“There are only three measurements that tell you nearly everything you need to know about your organisation’s overall performance: employee engagement, customer satisfaction, and cash flow. It goes without saying that no company, small or large, can win over the long run without energised employees who believe in the mission and understand how to achieve it,”
Jack Welch, former Chief Executive Officer (CEO) of General Electric.

Engaging employees may be more challenging than ever before, for the first time in the history of the business world we have at least three generations that are all working together, the Baby Boomers, Generation X and Generation Y (also known as Millennials), all of whom require different ways in which to be engaged with. Navigating through the different characteristics, values, and attitudes toward work, based on each generation’s life experiences can become a bit like walking through a mine field. Getting it right and aligning your key messages internally is intrinsic to building a solid reputation.

Different communication strategies are vital to successfully integrate the multigenerational work force. Why is this important for your reputation?
Employees play a vital role in the reputation of an organisation, very often this is where the reputation of an organisation starts, as their daily perceptions and interactions become the reality for external stakeholders. If the behaviour of employees does not live up to the expectations created through the organisation’s external communication campaigns, the organisation’s overall reputation will be damaged. “What we have found is that if your employees’ morale is low, then this generally has a negative impact on how the organisation is seen. It is inevitable that not all your employees will be exuberant 100% of the time, however, when a whole team becomes negative external stakeholders are more likely to believe what the employees say than the fancy marketing and public relations campaigns,” says Regine le Roux, Managing Director of Reputation Matters.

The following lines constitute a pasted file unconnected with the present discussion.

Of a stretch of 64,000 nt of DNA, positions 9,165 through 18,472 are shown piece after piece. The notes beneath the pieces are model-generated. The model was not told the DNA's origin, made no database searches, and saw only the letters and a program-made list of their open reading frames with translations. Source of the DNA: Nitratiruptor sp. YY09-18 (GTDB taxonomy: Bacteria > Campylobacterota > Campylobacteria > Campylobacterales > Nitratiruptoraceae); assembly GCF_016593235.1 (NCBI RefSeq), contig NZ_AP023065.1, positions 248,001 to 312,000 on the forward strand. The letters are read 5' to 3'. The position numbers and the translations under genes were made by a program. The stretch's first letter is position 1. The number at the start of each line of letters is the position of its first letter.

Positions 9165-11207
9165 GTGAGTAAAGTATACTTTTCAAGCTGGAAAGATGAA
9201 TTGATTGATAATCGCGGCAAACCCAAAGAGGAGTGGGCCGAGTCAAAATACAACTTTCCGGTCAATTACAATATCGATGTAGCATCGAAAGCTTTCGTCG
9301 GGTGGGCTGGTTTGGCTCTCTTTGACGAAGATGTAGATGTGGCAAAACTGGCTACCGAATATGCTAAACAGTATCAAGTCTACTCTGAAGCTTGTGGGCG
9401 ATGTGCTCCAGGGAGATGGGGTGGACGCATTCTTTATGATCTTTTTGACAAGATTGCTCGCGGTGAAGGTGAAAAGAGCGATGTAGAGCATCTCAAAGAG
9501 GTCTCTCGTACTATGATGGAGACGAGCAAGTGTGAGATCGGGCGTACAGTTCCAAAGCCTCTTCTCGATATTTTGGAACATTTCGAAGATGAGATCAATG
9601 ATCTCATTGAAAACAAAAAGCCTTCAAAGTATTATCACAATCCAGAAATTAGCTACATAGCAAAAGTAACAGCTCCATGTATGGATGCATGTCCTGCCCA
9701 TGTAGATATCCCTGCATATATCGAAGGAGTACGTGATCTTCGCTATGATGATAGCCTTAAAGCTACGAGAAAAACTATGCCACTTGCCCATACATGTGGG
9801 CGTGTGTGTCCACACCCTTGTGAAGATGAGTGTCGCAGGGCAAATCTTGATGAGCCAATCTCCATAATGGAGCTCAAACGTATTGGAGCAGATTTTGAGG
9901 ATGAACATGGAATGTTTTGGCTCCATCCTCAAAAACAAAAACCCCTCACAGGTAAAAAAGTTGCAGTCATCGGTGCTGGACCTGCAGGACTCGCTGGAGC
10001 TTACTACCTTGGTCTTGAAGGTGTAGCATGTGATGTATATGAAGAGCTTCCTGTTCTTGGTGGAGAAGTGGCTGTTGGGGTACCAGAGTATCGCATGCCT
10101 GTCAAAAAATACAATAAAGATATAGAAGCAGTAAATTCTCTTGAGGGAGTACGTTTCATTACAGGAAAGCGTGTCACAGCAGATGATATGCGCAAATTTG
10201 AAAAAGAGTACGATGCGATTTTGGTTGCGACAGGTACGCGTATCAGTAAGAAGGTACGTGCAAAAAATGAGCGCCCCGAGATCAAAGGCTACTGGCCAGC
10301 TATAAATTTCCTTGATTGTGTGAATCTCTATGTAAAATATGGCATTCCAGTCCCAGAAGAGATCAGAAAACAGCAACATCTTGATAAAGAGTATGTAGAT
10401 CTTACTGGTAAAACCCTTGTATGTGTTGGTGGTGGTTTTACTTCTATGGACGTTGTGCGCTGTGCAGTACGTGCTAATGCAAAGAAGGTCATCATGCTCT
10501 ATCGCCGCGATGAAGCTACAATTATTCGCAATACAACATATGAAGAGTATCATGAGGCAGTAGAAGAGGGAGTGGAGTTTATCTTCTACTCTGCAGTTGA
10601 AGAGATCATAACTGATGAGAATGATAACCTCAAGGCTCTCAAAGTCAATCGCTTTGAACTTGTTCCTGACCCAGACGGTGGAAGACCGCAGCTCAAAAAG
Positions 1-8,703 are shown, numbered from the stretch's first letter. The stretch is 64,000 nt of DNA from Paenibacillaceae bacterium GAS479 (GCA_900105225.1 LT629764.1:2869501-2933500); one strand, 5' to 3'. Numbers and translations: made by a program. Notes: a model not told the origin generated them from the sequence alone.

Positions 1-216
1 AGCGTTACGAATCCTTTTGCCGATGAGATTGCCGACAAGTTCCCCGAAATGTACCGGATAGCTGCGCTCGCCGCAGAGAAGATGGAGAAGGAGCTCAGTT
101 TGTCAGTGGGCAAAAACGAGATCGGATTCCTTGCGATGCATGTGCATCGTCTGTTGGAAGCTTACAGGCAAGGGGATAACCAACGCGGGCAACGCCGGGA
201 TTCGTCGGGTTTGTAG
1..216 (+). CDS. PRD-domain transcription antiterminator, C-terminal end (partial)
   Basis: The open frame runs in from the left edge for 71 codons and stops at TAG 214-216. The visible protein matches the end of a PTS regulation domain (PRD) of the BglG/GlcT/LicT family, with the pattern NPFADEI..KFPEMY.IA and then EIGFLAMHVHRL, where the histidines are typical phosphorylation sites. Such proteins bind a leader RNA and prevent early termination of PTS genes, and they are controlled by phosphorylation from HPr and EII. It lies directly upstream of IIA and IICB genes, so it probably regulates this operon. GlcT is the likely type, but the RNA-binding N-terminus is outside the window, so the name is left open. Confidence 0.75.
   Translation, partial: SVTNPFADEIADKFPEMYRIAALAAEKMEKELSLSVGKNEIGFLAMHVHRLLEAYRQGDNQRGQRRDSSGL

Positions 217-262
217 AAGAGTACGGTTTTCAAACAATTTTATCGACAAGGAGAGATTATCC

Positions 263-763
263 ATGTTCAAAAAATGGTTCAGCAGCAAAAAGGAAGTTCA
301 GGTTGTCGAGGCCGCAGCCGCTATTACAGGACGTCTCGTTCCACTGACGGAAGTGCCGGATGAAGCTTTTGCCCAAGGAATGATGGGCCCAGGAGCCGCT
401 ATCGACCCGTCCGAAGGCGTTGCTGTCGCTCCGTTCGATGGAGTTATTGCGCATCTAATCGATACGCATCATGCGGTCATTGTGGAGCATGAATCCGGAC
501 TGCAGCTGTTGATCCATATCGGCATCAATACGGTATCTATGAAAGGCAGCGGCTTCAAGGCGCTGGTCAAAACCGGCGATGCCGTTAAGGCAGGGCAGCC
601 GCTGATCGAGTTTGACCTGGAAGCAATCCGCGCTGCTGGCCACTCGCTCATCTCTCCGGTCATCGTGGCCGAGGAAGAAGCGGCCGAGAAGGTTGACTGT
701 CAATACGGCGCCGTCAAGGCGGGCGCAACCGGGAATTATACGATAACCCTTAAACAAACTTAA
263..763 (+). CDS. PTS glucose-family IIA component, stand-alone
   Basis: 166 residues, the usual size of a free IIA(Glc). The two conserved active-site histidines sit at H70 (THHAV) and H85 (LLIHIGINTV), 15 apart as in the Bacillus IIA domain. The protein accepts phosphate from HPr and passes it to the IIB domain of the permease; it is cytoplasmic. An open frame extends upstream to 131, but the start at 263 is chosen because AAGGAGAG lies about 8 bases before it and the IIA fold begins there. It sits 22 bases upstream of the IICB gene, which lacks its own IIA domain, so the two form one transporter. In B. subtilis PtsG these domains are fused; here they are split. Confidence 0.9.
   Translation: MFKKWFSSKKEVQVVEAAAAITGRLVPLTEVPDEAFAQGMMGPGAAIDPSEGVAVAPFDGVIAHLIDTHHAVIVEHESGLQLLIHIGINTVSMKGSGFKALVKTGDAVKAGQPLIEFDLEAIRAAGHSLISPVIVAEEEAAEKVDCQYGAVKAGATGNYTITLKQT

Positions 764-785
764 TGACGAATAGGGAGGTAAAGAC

Apart from taking an inside-out approach to aligning internal beliefs and behaviours to external perceptions, organisations need to understand that the way in which you communicate and get the most out of a Baby Boomer, is quite different to that of a Millennial. It is important to note that there is no right or wrong way of communicating, it’s about being able to adapt to what is most effective.

The key is to effectively address and take advantage of the differences in values and expectations of each generation. With that said, it is important not to follow blanket stereotypes, it does, however, help to have a broad overview of each generation to help with understanding and being tolerant of each other.

“When it comes to improving your internal communication, keep in mind that the workforce currently consists of different generations with whom you need to communicate. Align your communication to the overall business values and objectives using the most appropriate channels of communication per generation. Facilitate mentoring between different aged employees to encourage more understanding and multigenerational engagement. Employees like to have a voice and to be heard; facilitate feedback opportunities through different forums,” concludes le Roux.

To find out more about how best to communicate with the different generations in your organisation, contact Reputation Matters on
(011) 317 3861 (Jhb) | (021) 790 0208 (Cpt)
or visit www.reputationmatters.co.za

Released by Reputation Matters
Media contact: Nadia Nel
Mobile Number: 081 439 3912